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Best of Yosemite, Part 1: Backpacking South of Tuolumne Meadows

Best of Yosemite, Part 1: Backpacking South of Tuolumne Meadows

By Michael Lanza

I am floating in the stratosphere.

The feeling reminds me of childhood dreams of flying, but this is no dream. We are hiking across the slender, granite spine of 9,926-foot Clouds Rest, between sphincter-puckering abysses of deep air in the heart of Yosemite National Park. Below my left elbow, the rock drops off like a very long and insanely steep slide for several hundred feet before reaching forest; and that’s the side that feels less exposed. Below my right elbow, a cliff face sweeps downward a dizzying, stomach-churning 4,000 feet—that’s a thousand feet taller than the face of El Capitan.

Strolling over this airy catwalk toward the top of Clouds Rest (lead photo, above), seeing the world the way that soaring hawks and bald eagles see it, feels about as close to flying as a terrestrial creature can get while keeping at least one foot reassuringly attached to solid earth. From the expressions on the faces of my friends Todd Arndt, Mark Fenton, and Jeff Wilhelm, I can see they’re thinking the same thing.

Todd Arndt on the summit of Half Dome, Yosemite National Park.
Todd Arndt on the summit of Half Dome in Yosemite.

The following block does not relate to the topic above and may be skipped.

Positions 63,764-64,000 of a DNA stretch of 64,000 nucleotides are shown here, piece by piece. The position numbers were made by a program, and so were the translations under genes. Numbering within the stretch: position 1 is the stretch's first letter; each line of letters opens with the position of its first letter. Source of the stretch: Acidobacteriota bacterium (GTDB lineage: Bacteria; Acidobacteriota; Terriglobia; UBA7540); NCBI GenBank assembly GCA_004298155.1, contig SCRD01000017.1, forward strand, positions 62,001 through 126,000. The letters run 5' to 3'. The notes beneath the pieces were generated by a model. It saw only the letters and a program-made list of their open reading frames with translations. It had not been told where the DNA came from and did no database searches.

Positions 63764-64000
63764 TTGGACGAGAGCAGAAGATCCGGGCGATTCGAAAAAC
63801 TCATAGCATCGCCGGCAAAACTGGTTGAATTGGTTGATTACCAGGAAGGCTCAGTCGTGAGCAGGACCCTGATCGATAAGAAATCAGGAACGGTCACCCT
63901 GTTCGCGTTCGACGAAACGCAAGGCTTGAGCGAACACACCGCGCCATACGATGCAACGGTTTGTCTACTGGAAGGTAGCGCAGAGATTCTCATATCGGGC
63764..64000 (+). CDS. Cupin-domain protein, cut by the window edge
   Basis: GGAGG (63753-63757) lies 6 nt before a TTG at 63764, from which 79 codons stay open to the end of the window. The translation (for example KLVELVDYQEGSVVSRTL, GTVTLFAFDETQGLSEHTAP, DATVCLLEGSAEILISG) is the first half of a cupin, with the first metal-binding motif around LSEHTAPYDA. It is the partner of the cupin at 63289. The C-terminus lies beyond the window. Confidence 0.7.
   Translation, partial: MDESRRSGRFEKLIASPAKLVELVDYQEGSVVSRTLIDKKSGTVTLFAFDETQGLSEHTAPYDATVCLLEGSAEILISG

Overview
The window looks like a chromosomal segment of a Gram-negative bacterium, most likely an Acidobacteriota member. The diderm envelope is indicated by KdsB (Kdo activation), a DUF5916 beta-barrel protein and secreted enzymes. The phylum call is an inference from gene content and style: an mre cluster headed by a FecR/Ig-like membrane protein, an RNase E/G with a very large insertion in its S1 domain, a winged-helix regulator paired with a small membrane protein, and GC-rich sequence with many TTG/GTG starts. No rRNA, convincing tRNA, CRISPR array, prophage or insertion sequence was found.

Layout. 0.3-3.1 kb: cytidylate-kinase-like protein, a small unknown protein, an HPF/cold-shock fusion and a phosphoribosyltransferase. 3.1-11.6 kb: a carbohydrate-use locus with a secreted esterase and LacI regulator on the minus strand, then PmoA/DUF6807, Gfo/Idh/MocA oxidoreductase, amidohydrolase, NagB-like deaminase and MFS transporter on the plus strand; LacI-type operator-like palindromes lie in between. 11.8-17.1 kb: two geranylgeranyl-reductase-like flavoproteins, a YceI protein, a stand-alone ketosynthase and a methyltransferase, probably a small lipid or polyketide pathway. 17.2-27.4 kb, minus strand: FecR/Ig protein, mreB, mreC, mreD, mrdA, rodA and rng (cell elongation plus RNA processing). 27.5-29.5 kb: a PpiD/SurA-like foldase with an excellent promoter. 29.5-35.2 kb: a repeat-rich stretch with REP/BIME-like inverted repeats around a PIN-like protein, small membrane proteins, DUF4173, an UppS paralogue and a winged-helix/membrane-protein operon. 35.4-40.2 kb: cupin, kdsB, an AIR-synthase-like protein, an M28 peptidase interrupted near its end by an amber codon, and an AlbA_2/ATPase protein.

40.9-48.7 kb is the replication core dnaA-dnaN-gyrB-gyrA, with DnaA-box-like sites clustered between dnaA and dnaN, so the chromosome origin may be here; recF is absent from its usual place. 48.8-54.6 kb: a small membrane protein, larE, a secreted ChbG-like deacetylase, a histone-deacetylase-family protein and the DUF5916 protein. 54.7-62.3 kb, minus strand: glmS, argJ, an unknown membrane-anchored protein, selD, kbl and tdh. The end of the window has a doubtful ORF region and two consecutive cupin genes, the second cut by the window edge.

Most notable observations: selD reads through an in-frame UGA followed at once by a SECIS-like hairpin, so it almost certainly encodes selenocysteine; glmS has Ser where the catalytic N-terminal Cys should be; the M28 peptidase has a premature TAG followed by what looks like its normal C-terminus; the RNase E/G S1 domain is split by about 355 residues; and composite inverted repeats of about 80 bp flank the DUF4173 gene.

Ahead of us, just a few miles away, Half Dome and Yosemite Valley look surreal—like an Ansel Adams photograph blown up to full-Earth scale. Farther off, the Cathedral Range, Clark Range, and the peaks of northern Yosemite point sharpened knives at the sky. It’s one of the best views reached by trail in a park overstuffed with world-famous scenery. And while hundreds of hikers will file up the Mist Trail and Half Dome today, we have Clouds Rest to ourselves.

Clouds Rest marks an auspicious start to an ambitious trek I’ve wanted to do for a long time: a 152-mile grand tour of the most remote reaches of Yosemite, hiking through much of the vast sweep of far-off mountains and canyons sprawling before us.

And we’ll do it all in a week.

We are seven miles into the first morning of the first leg of my plan: a 65-mile backpacking trip south of Tuolumne Meadows, which we intend to knock off in three long days, hitting highlights such as Clouds Rest, Half Dome, Vogelsang Pass and Lake, and remote Red Peak Pass in the Clark Range. We’ll follow that with an 87-mile hike north of Tuolumne in four days.

 


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Backpacking 152 miles in seven days will certainly challenge all of us, but we’ve done this sort of thing before. Todd, Mark, and Jeff share my enthusiasm for hiking distances that most people associate with forced marches or bird migrations.